1984 Rose Bowl Prank: Part Deux

1984 Rose Bowl Prank: Part Deux

The 1961 Rose Bowl prank involving Caltech and the flip card switch is absolutely legendary. College pranks are notorious and engineering schools seem to produce some of the best of the bunch. With the introduction of electronic scoreboards, the ability to introduce a whole new genre of technology oriented pranks were opened up wide; especially when considering the genius of those attending a tech college. Overcoming the 1961 ordeal has become a badge of courage and, in 1984 Caltech did it again.

In 1983, the president of Caltech, Even Murph Goldberger, taunted the students that they should never rely on the past results of those that were their predecessors to prove their worth. The ‘Techers’ were not going to stand by and let this challenge go and so they took it on, full force.

While security in the technology world is considered tight, the electronic scoreboard arena should have been watched like a hawk. Everyone is aware that it is a beacon for all to see and an obvious target for any prankster. Unfortunately, it had been so many years since anything had been attempted that there were all kinds of entrances available for those that had the intention. Power and television shafts were open and a lithe student could easily sneak in and out of them to get to the control area of the electronic scoreboard.

The students at Blacker House had been talking about an electronic scoreboard for years and now they began plans to do something about it. They carefully planned visits to the scoreboard to trace cables and wiring and turn on the rather old computer system that controlled the scoreboard. They planned on creating a device that would actually sit on the cable between the scoreboard and the computer, with the idea of changing information on the message area and team name only. Tampering with scores or timing was not an option they considered appropriate. The remote control signals would be sent via a portable laptop and, in the case of any power problems would revert back to the normal scoreboard controllers.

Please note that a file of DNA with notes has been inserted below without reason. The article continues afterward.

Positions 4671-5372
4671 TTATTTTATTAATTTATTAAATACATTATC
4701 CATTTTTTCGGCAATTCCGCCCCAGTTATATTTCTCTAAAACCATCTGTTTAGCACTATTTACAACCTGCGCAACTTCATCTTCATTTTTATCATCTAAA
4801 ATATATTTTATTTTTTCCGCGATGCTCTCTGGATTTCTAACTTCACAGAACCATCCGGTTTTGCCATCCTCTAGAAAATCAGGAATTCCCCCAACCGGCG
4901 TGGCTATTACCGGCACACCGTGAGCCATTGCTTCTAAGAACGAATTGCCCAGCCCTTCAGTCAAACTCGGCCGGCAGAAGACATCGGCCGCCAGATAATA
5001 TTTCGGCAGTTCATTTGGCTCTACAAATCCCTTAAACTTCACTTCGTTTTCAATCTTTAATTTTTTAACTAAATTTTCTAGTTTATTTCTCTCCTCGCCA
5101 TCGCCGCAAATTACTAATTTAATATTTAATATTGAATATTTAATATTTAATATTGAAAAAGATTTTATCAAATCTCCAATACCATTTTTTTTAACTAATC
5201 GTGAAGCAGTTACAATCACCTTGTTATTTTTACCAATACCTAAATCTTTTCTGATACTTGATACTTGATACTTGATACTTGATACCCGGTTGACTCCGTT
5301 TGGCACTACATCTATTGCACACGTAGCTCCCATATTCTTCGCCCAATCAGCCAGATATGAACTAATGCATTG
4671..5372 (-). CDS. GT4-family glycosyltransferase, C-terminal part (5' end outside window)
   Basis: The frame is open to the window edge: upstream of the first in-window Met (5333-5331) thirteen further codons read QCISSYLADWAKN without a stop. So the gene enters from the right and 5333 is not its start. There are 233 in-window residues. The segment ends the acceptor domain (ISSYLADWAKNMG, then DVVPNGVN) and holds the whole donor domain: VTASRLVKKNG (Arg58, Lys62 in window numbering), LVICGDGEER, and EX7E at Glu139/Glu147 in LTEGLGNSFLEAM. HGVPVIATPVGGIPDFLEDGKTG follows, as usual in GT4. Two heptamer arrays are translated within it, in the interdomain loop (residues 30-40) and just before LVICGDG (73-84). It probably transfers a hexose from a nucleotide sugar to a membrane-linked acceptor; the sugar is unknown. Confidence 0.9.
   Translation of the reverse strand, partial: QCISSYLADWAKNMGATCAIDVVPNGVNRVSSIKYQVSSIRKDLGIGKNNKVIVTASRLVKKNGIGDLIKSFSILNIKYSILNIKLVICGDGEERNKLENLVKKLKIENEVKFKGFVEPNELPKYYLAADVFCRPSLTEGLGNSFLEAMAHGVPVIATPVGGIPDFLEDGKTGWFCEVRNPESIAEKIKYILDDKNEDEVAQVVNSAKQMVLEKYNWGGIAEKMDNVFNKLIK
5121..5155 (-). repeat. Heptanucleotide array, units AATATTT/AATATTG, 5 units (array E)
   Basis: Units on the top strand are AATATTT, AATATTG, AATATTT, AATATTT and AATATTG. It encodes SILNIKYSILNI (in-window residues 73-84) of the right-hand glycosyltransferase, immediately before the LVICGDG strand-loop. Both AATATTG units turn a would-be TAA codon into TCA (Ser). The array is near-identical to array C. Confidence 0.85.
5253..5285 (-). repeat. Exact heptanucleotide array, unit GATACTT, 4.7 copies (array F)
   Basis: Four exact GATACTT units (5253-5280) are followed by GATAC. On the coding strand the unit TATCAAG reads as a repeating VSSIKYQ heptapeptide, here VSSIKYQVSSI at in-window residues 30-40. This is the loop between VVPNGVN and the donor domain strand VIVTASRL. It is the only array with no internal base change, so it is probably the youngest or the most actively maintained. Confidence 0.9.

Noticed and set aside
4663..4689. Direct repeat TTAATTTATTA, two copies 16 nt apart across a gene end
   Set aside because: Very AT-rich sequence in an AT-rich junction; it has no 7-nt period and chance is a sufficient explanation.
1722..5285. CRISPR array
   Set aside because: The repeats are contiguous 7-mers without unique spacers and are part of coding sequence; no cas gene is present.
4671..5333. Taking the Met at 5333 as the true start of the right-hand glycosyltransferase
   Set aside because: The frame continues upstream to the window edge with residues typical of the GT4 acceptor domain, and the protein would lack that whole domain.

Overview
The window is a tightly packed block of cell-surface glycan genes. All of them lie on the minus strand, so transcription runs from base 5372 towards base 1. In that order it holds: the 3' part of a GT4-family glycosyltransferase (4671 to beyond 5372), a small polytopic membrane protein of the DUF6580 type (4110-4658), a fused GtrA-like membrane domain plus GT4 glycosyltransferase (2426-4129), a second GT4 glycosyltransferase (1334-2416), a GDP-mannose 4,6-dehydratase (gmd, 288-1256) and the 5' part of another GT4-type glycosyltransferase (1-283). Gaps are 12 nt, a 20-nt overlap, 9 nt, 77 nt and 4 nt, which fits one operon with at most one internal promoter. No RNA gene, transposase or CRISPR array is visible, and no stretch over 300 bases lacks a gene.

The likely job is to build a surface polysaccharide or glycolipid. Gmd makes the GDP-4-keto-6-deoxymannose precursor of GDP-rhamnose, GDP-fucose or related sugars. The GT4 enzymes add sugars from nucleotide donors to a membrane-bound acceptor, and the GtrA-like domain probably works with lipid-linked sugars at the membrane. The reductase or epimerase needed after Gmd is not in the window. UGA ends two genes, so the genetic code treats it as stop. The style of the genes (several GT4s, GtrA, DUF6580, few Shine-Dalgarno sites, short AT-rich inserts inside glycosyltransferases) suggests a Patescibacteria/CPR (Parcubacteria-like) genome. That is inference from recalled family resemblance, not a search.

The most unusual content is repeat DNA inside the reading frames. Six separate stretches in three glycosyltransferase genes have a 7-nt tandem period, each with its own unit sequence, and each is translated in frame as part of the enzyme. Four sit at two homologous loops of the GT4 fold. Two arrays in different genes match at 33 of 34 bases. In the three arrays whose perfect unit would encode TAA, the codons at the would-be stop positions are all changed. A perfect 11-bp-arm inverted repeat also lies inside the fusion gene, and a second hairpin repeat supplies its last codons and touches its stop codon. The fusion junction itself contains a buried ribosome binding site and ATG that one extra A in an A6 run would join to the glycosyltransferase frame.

The coding for the prank that they intended was fairly complex. A command set was planned for transmission in ASCII-text or dot matrix pictures and they had included the ability for shifting and controlling the buffers for the light bulbs that were on the scoreboard. The scoreboard cable junction box was located twenty feet off the floor of the basement and, since it seemed a very remote location, it was there that they decided to install their device. Members of other houses joined in to get involved in the testing process, including rappelling down the sides of the wall to install the device.

By the time the day of the game had arrived, The Techers had an elaborate plan of transmission which included adding their illustrious name to the display and adding a nice bit of additional audio. The recording of “The Ride of the Valkyries” played along with the words “Caltech– changing the world to suit its needs” . The Techers were a mile away, when they heard the crowd yelling in the stands as the word “CIT” appeared and the fans yelled “Go-Cal-Tech, Go-Cal-Tech”. They finalized their presentation with the pictures of two beavers, which are the mascots of both MIT and Caltech. In fear of what might crop up next on the board, the officials had the power cut.

The onslaught of controversy that the prank caused created months of writing and arguing. The two main pranksters, Dan Kegel, ’86 and ‘84’s Ted Williams received numerous job offers.

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